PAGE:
This is probably the most common problem we as groomers see with the pets that have fleas. It is actually a two-fold process I have learned while researching this web article. There are TWO REASONS fleas aggravate our pets. First is the bite itself which is an unpleasant event. The fleas actually live off the blood of their host and therefore bite them to feed. The reason that flea bites ITCH however was surprising to me (for some reason). the saliva of fleas is an allergen for many people and pets. Just like mosquitoes. Imagine that! The saliva from the flea can remain on the pets skin for up to two weeks continuing to bother the pet and causing intense scratching. This scratching leads to hair loss, skin irritation and infection and a generally MISERABLE pet. ONE FLEA is enough to make some pets react.
To help solve this problem temporarily, every dog that has fleas gets a medicated bath in my shop to help stop the itching associated with Flea Bite Dermatitis. This is important because we will be removing hair and if the dog is itchy, then it will be easier for the pet to damage his/her skin while scratching. Think about this.......a dog with two inches of hair has not access directly to the skin, but one with a 1/4 inch of hair DOES! A soothing oatmeal or other medicated bath is a way to prevent problems before they occur. Remember though that all medicated shampoos do not stop itching, so you want to look for one that does. Some medicated shampoos are actually designed to treat specific illnesses of the skin, not to stop itching related to flea dermatitis. Choose your shampoos accordingly.
While not a pretty thing to see, the biggest concern of mine for pets losing their hair is that the skin is then open to the environment. This includes other insects (mosquitoes) and scratching. When the skin is open to the world, other things happen and then infection can set in. The best way to avoid this problem is to prevent fleas in the first place. I usually use a soothing oatmeal shampoo on these dogs to help with itching and to prevent further damage to the skin that could be caused by clipping.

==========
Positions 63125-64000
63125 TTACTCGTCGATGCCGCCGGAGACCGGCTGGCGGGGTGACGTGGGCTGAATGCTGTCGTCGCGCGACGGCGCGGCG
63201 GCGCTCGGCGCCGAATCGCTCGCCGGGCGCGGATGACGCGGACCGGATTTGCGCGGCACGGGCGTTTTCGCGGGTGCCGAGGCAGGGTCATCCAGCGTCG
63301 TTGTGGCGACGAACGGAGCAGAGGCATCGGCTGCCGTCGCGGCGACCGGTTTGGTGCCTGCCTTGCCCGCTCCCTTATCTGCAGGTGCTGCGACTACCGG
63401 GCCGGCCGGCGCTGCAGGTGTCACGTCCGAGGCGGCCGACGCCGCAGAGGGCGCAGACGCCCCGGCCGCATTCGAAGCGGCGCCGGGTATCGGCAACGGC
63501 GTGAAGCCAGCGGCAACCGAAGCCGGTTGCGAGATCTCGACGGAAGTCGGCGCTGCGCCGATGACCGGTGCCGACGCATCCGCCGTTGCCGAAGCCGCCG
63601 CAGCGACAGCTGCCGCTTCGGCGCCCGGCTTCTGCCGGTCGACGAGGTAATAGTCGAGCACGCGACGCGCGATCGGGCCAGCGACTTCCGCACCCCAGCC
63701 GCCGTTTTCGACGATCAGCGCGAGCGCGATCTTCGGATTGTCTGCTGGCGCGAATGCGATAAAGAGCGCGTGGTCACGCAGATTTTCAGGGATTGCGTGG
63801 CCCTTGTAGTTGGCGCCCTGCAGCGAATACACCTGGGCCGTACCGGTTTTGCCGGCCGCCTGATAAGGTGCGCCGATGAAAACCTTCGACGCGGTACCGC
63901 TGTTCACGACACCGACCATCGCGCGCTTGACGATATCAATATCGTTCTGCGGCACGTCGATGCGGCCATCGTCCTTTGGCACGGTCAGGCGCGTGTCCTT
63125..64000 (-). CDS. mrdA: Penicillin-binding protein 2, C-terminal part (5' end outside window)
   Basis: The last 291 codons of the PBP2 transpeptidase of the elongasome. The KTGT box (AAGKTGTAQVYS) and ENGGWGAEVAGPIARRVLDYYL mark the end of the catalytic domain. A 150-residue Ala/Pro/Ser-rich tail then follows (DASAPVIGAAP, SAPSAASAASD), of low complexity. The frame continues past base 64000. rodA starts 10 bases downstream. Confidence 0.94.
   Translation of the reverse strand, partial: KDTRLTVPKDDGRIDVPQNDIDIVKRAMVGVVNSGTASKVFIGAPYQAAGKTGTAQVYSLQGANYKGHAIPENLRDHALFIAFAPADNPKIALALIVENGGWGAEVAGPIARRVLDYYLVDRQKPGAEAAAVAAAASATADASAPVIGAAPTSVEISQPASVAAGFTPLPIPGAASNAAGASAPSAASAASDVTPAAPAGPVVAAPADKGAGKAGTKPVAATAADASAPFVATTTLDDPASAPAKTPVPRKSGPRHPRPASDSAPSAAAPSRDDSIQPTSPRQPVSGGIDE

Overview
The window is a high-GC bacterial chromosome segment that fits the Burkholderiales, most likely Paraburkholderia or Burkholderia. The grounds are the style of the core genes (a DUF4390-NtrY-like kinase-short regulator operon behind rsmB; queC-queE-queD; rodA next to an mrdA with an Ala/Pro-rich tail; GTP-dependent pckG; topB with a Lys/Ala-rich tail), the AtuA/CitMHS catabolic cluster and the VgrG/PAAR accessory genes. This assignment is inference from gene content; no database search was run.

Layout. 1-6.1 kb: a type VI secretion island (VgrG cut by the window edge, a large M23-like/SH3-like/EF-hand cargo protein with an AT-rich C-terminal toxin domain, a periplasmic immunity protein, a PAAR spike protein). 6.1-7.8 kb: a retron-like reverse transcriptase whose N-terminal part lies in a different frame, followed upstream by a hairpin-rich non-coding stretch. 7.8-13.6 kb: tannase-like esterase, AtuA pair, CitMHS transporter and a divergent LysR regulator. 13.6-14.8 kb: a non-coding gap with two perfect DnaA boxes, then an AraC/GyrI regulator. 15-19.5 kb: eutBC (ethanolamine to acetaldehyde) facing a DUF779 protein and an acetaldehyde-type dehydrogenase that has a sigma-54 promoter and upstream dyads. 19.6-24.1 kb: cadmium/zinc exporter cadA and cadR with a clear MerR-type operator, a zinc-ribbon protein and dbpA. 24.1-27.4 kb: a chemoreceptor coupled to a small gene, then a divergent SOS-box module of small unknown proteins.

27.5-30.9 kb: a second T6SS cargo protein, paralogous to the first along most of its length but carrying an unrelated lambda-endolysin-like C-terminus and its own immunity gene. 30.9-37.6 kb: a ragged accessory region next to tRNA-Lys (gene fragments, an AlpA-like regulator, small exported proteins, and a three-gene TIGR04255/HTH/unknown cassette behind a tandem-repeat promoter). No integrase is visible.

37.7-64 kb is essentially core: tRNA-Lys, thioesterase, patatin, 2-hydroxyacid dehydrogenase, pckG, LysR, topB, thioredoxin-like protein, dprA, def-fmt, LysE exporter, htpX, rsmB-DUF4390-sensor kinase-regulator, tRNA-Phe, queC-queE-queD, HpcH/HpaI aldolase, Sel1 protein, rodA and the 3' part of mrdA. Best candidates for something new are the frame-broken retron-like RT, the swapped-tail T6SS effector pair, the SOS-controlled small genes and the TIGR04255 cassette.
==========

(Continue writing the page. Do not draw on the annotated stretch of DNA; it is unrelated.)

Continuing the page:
Anemia and other illnesses
Because fleas feed off the blood of their host, it is not uncommon for animals with SEVERE infestations to have anemia. This is noted by a loss of color in the tongue and gums of the pet. If left untreated, anemia can lead to the death of the pet. I often check badly infested animals for color and if I notice a pale look about the gums or a lethargic behavior on the part of the animal I will call the owner to come take them to the vet IMMEDIATELY. IT is not uncommon for pets to require hospitalization for flea related illnesses like anemia.
Fleas are often found on mice and are also the carriers of such serious diseases as plague and typhus. While these diseases are not common in the U.S. they DO occur in underdeveloped countries and the risk is always there when mice and fleas are hand on hand.
Tapeworms are probably considered to be innocuous by the medical world in our family pets, but severe infestations of tapeworms can lead to skin and coat issues as well as weight loss and intestinal problems. Tapeworms are actually caused by the pet ingesting a flea in the appropriate stage of life. Fleas are the host for tapeworm eggs. They then hatch and develop in the dog or cats intestines where they are shed in segments that look like rice. You can tell if I dog or cat has tapeworms by looking at their stool. If you see flat segments of worms, then you have tapeworms. There is now an over the counter version of the medicine that your vet will prescribe available at many feed stores. Your vet can offer a pill or shot to eliminate this problem in your pets. HOWEVER! Unless you eliminate the fleas, the tapeworms will be back!